Africa, Mideast Trip to Focus on Cooperation
By Jim Garamone
American Forces Press Service
WASHINGTON, March 31, 2000 During the first visit by a sitting U.S. Defense Secretary to Nigeria, William S. Cohen will discuss ways the United States can cooperate with the country to “reprofessionalize” the military and place it firmly under civilian control.
Cohen will then leave Nigeria for a visit to nine countries in the Middle East. The trip lasts through April 12.
Nigeria once had a professional military, said a defense official. But no longer. “The military has suffered under abuse by a number of dictators,” he said.
U.S. officials would not have visited the country before May 29, 1999. That was when Olusegun Obasanjo assumed the presidency of Nigeria. Obasanjo was freely elected president after the country spent many years under military dictatorship.
One of Obasanjo’s first acts was to dismiss many senior officers who flourished under the previous system. “There were military governors of states in Nigeria living quite well with no visible means of support,” said the official.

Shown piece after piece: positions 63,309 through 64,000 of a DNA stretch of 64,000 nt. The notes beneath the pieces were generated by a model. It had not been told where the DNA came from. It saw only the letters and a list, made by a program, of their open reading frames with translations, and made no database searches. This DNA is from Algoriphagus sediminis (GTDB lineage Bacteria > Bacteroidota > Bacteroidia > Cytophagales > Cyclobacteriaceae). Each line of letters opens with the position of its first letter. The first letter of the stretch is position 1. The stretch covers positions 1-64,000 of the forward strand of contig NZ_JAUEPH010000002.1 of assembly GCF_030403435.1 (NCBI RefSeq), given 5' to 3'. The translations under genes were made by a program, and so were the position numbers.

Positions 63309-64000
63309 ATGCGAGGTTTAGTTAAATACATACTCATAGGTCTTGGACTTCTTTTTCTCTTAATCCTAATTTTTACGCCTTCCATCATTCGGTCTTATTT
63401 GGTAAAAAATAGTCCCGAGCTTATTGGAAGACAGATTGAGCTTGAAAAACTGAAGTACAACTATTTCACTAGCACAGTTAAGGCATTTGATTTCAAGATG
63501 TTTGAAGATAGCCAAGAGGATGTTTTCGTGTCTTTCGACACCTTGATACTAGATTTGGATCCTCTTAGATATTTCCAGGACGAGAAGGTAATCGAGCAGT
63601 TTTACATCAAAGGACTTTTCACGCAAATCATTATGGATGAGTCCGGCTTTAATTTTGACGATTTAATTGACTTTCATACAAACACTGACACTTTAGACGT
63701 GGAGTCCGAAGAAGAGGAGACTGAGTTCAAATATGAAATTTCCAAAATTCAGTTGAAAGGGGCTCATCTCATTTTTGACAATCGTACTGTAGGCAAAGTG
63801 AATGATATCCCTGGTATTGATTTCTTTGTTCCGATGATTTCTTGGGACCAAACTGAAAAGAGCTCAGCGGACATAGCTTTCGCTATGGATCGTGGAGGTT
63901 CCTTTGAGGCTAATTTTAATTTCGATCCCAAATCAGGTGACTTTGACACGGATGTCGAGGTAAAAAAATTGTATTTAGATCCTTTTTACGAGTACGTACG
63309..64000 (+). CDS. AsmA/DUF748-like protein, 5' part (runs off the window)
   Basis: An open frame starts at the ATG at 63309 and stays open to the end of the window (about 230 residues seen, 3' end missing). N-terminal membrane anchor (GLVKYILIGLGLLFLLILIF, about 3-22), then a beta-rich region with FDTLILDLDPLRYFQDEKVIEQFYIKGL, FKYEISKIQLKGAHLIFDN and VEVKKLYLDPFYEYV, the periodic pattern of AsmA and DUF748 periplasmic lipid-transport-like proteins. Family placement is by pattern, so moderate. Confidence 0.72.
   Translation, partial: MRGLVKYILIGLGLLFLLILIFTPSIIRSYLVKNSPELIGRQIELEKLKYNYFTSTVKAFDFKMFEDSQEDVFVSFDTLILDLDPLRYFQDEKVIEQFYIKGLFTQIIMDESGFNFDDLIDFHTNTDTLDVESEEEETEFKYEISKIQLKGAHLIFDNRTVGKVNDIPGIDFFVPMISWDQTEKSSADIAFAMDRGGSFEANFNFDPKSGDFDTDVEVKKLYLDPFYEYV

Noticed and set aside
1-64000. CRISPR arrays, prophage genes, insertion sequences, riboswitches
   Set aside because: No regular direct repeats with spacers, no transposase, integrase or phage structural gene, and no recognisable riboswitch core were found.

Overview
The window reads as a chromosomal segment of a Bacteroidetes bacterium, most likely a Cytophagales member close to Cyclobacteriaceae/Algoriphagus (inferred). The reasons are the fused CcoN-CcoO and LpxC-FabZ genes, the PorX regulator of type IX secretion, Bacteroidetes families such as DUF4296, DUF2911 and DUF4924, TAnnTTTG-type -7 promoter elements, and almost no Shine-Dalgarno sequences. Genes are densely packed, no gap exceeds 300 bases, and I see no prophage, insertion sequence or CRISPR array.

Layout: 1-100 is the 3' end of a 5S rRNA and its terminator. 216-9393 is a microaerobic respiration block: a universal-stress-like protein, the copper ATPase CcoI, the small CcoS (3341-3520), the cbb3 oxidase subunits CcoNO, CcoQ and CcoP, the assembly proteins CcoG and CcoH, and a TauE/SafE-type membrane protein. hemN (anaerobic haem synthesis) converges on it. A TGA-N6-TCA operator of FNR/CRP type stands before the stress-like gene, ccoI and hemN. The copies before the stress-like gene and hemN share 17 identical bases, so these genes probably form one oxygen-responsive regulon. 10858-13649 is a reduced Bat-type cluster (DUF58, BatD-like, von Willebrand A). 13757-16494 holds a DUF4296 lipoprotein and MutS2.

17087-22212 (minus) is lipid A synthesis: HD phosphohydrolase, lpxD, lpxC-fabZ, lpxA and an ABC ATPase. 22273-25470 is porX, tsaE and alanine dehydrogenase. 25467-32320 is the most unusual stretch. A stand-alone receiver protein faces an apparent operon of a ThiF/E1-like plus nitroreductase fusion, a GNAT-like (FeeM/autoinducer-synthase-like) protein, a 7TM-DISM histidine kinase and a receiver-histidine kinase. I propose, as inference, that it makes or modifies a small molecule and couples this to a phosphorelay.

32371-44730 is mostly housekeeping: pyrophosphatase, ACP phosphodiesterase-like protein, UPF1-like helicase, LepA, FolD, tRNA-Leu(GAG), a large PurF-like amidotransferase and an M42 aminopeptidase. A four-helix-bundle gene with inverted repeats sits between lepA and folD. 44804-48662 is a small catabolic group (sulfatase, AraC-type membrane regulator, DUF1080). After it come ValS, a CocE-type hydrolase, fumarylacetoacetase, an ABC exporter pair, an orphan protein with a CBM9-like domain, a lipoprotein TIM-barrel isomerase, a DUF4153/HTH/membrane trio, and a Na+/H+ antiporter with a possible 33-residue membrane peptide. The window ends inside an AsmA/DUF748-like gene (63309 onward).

Cohen will confer with the president as well as the military leadership to offer help in building civilian control over the military. “Our idea is we want to work with them to create an [Office of the Secretary of Defense], body that can conduct the form of civil oversight of the military that we enjoy in this country,” said the official. “It won’t be the same, they’ll have to come up with their own solutions, but the basic principles are there.”
Cohen will also offer aid to refurbish the Nigerian fleet of C-130 aircraft. The workhorse cargo craft have deteriorated and DoD will offer help in training maintenance people and providing technical manuals. “On a good day two [of their eight plane fleet] can fly,” said the official.
In the Middle East, Cohen will continue his push for the Cooperative Defense Initiative aimed at weapons of mass destruction. Cohen will discuss setting up a multilateral infrastructure for defending the region including shared early warning, passive defensive measures and consequence management. A defense official said these are programs the U.S. military struggles with and the secretary will share U.S. experiences with U.S. allies in the area.
Cohen will also discuss expanding multilateral cooperation in the region. “We have a number of interoperability issues, communication, information sharing initiatives out that we'd like to begin to look at seriously on a multilateral level -- the use of the Internet, computers, for example, for supporting some of the things we want to do” said the official.
She said the U.S. military would like to expand the number of nations participating in exercises in the area.
Cohen will also visit U.S. service members deployed to the area. “He will be visiting the troops in Kuwait, going out to see the carrier battle group Stennis, and some of our forces in Bahrain,” she said.